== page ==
Sowing the seeds of remembrance

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THEY came in bright red coats, and they left having literally sown the seeds of a field of bright red flowers.

A dozen Chelsea pensioners visited the Lakeside office development at North Harbour to scatter the seeds for a field of poppies.

Chelsea Pensioners and kids from Tops Day Nursey at Lakeside sprinkle poppy seeds. L-R Skippy Teasdale, Kristian Green 4, Matilda Ireson 2 , Fred Brooks


Picture: Paul Jacobs (14842-3) PPP-140321-145158001

Chelsea Pensioners and kids from Tops Day Nursey at Lakeside sprinkle poppy seeds. L-R Skippy Teasdale, Kristian Green 4, Matilda Ireson 2 , Fred Brooks Picture: Paul Jacobs (14842-3) PPP-140321-145158001

About 20 youngsters from the Tops Day Nursery joined the men from Chelsea for the ceremony.

Chelsea pensioner Don Crassweller, 76, said he was delighted to take part in the ceremony, particularly because it was so close to Havant where he grew up.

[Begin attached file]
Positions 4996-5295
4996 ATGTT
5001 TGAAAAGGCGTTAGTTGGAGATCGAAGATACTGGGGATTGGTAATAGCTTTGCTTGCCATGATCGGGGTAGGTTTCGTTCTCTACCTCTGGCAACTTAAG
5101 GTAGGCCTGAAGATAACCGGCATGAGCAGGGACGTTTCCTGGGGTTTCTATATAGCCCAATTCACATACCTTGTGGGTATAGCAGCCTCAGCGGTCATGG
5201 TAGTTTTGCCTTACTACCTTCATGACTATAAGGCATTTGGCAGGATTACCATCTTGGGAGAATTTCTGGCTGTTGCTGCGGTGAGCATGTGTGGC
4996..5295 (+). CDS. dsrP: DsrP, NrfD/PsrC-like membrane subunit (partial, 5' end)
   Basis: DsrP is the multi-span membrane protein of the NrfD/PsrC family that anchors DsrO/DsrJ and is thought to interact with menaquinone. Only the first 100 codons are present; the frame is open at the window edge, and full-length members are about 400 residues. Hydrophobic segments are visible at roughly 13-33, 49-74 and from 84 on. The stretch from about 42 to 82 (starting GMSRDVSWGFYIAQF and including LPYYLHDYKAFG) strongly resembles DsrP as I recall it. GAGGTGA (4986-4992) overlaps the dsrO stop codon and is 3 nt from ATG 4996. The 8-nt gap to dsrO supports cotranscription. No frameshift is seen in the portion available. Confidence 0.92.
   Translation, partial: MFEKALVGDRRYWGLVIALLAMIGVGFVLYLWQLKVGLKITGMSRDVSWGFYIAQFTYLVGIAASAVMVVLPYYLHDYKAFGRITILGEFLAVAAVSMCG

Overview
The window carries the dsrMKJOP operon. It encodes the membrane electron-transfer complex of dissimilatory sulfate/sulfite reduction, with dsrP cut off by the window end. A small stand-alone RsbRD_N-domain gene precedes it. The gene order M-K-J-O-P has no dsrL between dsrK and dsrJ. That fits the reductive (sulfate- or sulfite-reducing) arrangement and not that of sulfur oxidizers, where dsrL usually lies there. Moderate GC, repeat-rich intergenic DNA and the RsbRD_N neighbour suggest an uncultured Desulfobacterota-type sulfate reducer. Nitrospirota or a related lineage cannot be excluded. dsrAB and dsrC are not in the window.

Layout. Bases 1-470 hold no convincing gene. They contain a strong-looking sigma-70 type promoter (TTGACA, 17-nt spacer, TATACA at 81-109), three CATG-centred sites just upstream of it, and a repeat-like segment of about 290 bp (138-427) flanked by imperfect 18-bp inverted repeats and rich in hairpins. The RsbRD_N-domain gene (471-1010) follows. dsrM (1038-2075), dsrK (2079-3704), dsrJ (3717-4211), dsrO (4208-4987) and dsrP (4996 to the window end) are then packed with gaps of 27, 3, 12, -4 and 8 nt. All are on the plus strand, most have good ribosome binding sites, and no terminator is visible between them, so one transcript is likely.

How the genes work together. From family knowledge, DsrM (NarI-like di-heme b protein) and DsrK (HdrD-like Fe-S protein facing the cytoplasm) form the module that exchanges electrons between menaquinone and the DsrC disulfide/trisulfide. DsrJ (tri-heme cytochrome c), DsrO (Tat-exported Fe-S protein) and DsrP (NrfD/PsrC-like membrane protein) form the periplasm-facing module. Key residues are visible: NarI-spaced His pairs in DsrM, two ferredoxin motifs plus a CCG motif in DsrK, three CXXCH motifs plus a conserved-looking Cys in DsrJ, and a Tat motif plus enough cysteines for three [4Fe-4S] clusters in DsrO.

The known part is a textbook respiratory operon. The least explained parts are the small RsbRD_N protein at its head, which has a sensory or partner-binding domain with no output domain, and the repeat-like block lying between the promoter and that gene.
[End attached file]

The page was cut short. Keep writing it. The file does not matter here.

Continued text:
Mr Crassweller said poppies had always had a special significance and served to help keep the memory of the First World War alive.

He said: ‘At the end of the war they decided that poppies should be the emblem and we’ve carried on ever since.

Chelsea Pensioners and kids from Tops Day Nursey at Lakeside sprinkle poppy seeds

Picture: Paul Jacobs (14842-1) PPP-140321-145209001

Chelsea Pensioners and kids from Tops Day Nursey at Lakeside sprinkle poppy seeds Picture: Paul Jacobs (14842-1) PPP-140321-145209001

‘I’ve collected almost every year all over the country for the Poppy Appeal.’

The group chose to scatter the poppies on March 21 as it was the anniversary of the German offensive of 1918, which left 1,000 dead on both sides.

However, by late April of that year the threat of a German breakthrough had passed.

The Chelsea pensioners are a group of former servicemen and women who live at the Royal Hospital Chelsea in London.

 

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